There was no lawful reason for a police officer to gun down Azelle Rodney in north London in 2005, an inquiry has concluded.
It’s hardly surprising that Azelle’s mother says he was executed.
The Independent Police Complaints Commission (IPCC) is considering action against the officer responsible.
It was set up in 2004 to replace the discredited Police Complaints Authority.
This had been established in 1985 to try and counter the idea that the police were untouchable.
Yet both organisations became a laughing stock.
No police officer has been convicted over a death in custody since either was set up.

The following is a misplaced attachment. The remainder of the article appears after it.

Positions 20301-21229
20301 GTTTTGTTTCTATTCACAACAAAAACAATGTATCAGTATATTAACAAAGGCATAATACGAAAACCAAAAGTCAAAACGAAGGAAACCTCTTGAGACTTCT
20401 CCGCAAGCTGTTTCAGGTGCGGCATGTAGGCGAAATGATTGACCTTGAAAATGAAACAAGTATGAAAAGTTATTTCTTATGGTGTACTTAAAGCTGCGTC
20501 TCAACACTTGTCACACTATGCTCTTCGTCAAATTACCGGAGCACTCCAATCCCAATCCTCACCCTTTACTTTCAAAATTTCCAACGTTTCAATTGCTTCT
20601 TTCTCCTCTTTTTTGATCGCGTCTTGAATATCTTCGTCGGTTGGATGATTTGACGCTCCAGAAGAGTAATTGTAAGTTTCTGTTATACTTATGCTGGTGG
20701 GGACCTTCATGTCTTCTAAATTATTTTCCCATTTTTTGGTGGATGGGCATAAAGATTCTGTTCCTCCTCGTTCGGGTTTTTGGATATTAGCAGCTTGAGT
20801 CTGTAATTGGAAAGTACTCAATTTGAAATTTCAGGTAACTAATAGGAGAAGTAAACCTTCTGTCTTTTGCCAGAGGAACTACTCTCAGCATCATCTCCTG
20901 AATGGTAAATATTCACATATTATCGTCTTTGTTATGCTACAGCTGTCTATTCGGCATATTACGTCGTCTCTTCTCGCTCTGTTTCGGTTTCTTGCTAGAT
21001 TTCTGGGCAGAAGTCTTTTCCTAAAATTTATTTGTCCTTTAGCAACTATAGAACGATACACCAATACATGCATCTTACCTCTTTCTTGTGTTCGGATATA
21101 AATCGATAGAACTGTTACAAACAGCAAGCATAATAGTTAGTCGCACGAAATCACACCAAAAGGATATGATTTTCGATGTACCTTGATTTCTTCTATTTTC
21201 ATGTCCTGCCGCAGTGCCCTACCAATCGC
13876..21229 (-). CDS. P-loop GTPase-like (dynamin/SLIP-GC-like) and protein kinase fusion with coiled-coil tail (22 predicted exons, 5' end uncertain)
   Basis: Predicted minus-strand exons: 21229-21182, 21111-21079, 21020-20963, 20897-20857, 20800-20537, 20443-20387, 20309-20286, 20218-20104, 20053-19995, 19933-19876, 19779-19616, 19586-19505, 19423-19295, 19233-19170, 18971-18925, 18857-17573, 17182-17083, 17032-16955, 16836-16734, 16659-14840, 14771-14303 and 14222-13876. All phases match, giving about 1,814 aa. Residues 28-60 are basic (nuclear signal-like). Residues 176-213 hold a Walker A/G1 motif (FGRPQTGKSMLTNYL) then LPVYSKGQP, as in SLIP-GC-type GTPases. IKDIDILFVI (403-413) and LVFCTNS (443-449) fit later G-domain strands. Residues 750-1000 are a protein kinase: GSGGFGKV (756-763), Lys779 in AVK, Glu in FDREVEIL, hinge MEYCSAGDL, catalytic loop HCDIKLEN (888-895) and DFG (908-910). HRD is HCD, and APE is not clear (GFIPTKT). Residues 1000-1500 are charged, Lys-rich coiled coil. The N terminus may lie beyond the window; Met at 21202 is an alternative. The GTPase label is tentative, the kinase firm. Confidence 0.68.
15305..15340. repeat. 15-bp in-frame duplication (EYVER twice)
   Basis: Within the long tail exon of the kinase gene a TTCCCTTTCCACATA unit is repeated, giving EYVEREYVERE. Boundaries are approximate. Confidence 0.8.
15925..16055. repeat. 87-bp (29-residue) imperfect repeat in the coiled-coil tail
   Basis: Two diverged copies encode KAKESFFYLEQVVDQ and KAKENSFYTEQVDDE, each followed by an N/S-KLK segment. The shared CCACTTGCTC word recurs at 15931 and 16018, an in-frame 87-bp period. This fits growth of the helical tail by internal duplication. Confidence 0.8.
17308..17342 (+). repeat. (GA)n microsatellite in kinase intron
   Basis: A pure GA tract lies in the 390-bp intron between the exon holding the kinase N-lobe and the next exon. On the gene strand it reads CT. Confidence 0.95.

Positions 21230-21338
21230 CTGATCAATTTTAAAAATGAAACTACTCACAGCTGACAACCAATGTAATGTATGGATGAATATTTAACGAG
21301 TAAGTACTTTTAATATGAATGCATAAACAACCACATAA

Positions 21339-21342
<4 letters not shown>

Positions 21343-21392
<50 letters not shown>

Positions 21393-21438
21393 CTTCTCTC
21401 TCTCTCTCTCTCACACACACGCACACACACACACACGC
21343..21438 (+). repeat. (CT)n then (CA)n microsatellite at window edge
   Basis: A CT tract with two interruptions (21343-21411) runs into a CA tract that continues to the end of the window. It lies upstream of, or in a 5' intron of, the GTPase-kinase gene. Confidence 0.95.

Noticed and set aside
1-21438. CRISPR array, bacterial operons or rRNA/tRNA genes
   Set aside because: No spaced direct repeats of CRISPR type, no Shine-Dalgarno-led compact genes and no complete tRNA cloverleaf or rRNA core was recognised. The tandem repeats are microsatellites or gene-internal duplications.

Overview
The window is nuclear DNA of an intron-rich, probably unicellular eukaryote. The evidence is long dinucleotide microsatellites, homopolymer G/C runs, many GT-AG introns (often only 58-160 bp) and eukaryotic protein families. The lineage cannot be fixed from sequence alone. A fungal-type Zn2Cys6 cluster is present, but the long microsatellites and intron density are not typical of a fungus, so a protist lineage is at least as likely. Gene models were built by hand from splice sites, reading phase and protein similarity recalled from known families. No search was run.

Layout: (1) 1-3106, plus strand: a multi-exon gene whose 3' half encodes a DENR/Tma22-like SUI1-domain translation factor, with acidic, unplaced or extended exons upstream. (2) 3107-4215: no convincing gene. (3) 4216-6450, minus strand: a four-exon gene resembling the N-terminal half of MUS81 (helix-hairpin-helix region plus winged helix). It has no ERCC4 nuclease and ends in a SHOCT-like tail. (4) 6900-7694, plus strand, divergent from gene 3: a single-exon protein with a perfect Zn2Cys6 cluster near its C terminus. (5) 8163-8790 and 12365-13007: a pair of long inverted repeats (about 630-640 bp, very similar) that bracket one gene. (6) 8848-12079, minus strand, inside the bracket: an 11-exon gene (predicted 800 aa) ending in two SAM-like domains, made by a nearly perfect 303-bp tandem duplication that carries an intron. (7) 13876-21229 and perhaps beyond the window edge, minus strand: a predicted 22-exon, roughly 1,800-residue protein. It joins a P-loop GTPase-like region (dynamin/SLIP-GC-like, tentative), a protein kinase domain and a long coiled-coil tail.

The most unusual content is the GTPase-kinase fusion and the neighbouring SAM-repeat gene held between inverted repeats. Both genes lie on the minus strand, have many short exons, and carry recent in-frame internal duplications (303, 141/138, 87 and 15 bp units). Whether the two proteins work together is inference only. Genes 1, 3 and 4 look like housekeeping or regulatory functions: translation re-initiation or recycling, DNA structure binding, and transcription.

Yet inquests and investigations have found the police to be responsible for 16 deaths—including that of Oliver Pryce, Joy Gardner and Ian Tomlinson.
The cops don’t even follow their own rules.
Police watchdog the HM Inspectorate of Constabulary has admitted that more than a quarter of stop and searches are illegal.
Police spent their time trying to smear Stephen Lawrence’s family while they were supposed to be investigating his murder.
Revelations of such behaviour will steel a new generation of young people against the police.
They show that we can’t rely on internal watchdogs to “police the police”—we can only look to resistance against them.